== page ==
We investigate the behavior of a collisionless (or highly rarefied) gas in the following two problems:

(i) We consider a gas around a group of bodies at rest with arbitrary configurations and temperature distributions. It is known that the flows induced by temperature fields (such as the thermal creep flow), which are peculiar to a rarefied gas, do not take place in the collisionless limit if the gas-surface interaction is described by the Maxwell-type condition [Y. Sone, J. Mec. Theor. Appl. 4, 1 (1985)]. We show numerically that such flows do not vanish if the Cercignani-Lampis boundary condition is used. We also give some general discussions on the thermally induced flows in the collisionless limit. This is a joint work with S. Kosuge, S. Takata, and others.

(ii) A collisionless gas is enclosed in a closed domain bounded by a diffusely reflecting wall with a uniform temperature. The approach of the gas to an equilibrium state at rest, caused by the interaction of gas molecules with the wall, is investigated numerically. It is shown that the approach is slow and proportional to an inverse power of time. Some theoretical considerations are also made. This is a joint work with F. Golse and T. Tsuji.

This is a report on a on going joint work with François Golse. It is well know that in any dimension (even in 2d the limit (when the Reynold number goes to $\infty$ ) is in presence of boundary a challenging open problem... Results are simpler when the fluid satisfies a Navier boundary condition and the problem is completely open when the fluid satisfies for finite Reynold number a Dirichlet boundary condition. The only general (always valid) mathematical result being a classical theorem of Tosio Kato. It has been observed by several researchers from Yoshio Sone to Laure Saint Raymond that convenient scalings of the Boltzmann equation leads to the incompressible Euler equation... Hence we try to adapt to this limit, in presence of boundary with accomodation, what is known or conjectured at the level of the Navier Stokes limit.

We are concerned with the global well-posedness of a two-phase flow system arising in the modelling of fluid-particle interactions. This system consists of the Vlasov-Fokker-Planck equation for the dispersed phase (particles) coupled to the incompressible Euler equations for a dense phase (fluid) through the friction forcing. Global existence of classical solutions to the Cauchy problem in the whole space is established when initial data is a small smooth perturbation of a constant equilibrium state, and moreover an algebraic rate of convergence of solutions toward equilibrium is obtained under additional conditions on initial data. The proof is based on the macro-micro decomposition and Kawashima's hyperbolic-parabolic dissipation argument. This result is generalized to the periodic case, when particles are in the torus, improving the rate of convergence to exponential. This is a work in collaboration with R. Duan and A. Moussa.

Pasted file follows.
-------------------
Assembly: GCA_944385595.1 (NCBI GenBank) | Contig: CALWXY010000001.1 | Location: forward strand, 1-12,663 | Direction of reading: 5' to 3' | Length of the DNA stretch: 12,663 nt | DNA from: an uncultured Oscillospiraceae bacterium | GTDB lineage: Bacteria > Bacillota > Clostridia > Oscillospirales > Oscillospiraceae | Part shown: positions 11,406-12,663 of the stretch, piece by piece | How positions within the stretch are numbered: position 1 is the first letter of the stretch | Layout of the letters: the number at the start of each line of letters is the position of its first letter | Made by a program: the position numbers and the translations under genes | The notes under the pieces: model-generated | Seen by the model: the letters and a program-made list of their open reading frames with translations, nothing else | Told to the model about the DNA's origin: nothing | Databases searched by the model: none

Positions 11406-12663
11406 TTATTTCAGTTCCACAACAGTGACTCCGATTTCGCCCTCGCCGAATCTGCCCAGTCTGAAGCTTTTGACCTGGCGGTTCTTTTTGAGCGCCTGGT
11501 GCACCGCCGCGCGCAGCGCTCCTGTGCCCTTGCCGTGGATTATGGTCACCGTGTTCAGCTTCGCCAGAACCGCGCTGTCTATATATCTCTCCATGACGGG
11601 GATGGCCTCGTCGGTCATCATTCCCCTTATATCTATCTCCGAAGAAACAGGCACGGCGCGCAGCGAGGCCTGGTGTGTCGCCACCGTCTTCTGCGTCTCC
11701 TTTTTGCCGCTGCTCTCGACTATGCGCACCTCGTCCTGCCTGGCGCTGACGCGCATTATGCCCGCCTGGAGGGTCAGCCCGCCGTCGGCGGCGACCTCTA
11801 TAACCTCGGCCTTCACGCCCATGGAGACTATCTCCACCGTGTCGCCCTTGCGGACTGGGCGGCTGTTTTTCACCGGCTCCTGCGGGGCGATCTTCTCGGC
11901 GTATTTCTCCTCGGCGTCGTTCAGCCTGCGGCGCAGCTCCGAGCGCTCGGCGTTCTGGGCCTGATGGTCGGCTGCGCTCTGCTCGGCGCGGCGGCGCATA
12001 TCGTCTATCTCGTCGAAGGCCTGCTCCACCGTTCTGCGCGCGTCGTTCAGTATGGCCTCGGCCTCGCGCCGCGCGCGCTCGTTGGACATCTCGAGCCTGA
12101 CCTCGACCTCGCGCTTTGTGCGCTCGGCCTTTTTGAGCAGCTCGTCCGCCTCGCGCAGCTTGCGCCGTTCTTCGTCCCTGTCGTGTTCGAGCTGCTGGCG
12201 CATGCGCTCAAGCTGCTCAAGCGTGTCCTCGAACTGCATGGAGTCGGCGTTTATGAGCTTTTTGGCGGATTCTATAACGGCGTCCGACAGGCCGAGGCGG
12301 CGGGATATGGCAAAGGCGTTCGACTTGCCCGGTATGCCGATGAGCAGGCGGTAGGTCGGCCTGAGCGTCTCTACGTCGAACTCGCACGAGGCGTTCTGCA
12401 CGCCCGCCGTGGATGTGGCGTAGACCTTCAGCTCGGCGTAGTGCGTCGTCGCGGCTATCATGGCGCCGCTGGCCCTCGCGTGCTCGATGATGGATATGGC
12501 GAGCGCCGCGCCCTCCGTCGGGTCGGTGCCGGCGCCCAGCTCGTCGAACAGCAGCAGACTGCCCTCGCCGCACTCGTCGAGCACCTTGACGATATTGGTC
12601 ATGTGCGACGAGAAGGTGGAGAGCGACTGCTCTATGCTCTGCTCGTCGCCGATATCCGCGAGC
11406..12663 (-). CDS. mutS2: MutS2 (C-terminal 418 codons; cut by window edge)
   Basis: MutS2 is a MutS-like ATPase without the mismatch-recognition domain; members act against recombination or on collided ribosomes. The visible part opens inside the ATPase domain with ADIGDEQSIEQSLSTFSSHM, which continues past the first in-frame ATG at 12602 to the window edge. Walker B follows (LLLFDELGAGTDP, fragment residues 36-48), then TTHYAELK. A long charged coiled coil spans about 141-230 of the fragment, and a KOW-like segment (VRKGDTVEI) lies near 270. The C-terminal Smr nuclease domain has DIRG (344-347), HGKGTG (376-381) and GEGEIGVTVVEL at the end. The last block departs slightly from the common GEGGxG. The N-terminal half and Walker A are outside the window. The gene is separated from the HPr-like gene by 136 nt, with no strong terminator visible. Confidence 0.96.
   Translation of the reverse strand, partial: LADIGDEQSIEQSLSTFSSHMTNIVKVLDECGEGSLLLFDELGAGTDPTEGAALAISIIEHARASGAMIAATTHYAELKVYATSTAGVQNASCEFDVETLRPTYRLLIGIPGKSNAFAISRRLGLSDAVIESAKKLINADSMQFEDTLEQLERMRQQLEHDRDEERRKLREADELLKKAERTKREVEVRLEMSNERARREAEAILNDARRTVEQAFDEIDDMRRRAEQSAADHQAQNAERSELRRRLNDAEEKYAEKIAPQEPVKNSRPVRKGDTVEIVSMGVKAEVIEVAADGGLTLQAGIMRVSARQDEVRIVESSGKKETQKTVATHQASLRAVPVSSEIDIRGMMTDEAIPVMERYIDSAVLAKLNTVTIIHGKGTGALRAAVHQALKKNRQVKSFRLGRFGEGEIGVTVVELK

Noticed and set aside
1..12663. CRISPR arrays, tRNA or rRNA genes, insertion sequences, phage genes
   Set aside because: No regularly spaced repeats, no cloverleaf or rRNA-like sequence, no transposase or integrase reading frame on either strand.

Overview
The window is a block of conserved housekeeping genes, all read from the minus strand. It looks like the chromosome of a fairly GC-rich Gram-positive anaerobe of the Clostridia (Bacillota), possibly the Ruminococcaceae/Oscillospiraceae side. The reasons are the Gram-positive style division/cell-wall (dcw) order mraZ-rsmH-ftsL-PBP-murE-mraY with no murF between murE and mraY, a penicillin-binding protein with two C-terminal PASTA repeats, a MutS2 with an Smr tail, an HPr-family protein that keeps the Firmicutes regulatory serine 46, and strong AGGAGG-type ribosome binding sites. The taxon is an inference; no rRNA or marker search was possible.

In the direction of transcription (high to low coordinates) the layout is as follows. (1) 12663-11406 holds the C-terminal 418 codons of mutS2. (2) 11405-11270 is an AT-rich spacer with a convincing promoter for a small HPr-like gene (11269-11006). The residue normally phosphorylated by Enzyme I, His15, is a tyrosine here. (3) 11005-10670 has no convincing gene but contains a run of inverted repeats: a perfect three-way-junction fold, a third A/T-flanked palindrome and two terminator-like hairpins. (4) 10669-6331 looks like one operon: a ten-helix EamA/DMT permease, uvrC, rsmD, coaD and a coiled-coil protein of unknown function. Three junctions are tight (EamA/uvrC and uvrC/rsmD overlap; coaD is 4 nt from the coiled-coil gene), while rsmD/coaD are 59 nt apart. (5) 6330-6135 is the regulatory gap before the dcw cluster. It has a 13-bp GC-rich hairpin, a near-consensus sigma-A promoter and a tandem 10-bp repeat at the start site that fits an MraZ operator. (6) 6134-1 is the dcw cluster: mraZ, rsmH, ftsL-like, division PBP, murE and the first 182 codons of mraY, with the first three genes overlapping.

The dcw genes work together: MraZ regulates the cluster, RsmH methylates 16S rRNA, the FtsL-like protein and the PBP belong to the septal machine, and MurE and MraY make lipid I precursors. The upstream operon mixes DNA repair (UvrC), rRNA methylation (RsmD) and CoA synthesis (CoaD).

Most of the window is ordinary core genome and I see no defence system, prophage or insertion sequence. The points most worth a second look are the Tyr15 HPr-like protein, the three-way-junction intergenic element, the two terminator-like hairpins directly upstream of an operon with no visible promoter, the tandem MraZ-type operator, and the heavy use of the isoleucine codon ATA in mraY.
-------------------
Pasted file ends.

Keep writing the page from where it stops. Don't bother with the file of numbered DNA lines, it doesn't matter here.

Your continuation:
We study the solutions of the Smoluchowski coagulation equation with a regularisation term which removes clusters from the system when their mass exceeds a specified cut-off size, M. We focus primarily on collision kernels which would exhibit an instantaneous gelation transition in the absence of any regularisation. Numerical simulations demonstrate that for such kernels with monodisperse initial data, the regularised gelation time decreases as M increases, consistent with the expectation that the gelation time is zero in the unregularised system. This decrease appears to be a logarithmically slow function of M, indicating that instantaneously gelling kernels may still be justifiable as physical models despite the fact that they are highly singular in the absence of a cut-off. We also study the case when a source of monomers is introduced in the regularised system. In this case a stationary state is reached. We present a complete analytic description of this regularised stationary state for the model kernel, K(m_1,m_2)=max{m_1,m_2}^v, which gels instantaneously when M tends to infinity if v>1. The stationary cluster size distribution decays as a stretched exponential for small cluster sizes and crosses over to a power law decay with exponent v for large cluster sizes. The total particle density in the stationary state slowly vanishes as (Log M^(v-1))^-1/2 when M gets large. The approach to the stationary state is non-trivial : oscillations about the stationary state emerge from the interplay between the monomer injection and the cut-off, M, which decay very slowly when M is large.

We study a kinetic binary mixture of colliding particles, with long range repulsive interaction between different species, on a large interval, modeled by a couple of Vlasov-Boltzmann equations. This system undergoes a segregation phase transition below a critical temperature. We show that, below the critical temperature, the equilibrium corresponding to pure phases and coexisting segregated phases is exponential asymptotic stability while the mixed phase is unstable.

We introduce a spectral conservative method for the approximation of the elastic and inelastic Boltzmann problem. The method is based on a representation formula for the Fourier transform of the collisional operator and a Lagrangian optimization correction used for conservation of mass, momentum and energy. We presents an analysis on the accuracy and consistency of the method, for both elastic and inelastic collisions, alongside discussion of the L^1 - L^2 theory for the scheme in the elastic case. This analysis allow us to present L^2 and Sobolev error estimates for the approximating sequence. The estimates are based on recent progress of convolution and gain of integrability estimates by the authors and corresponding isomoment inequalities for the discretized collision operator.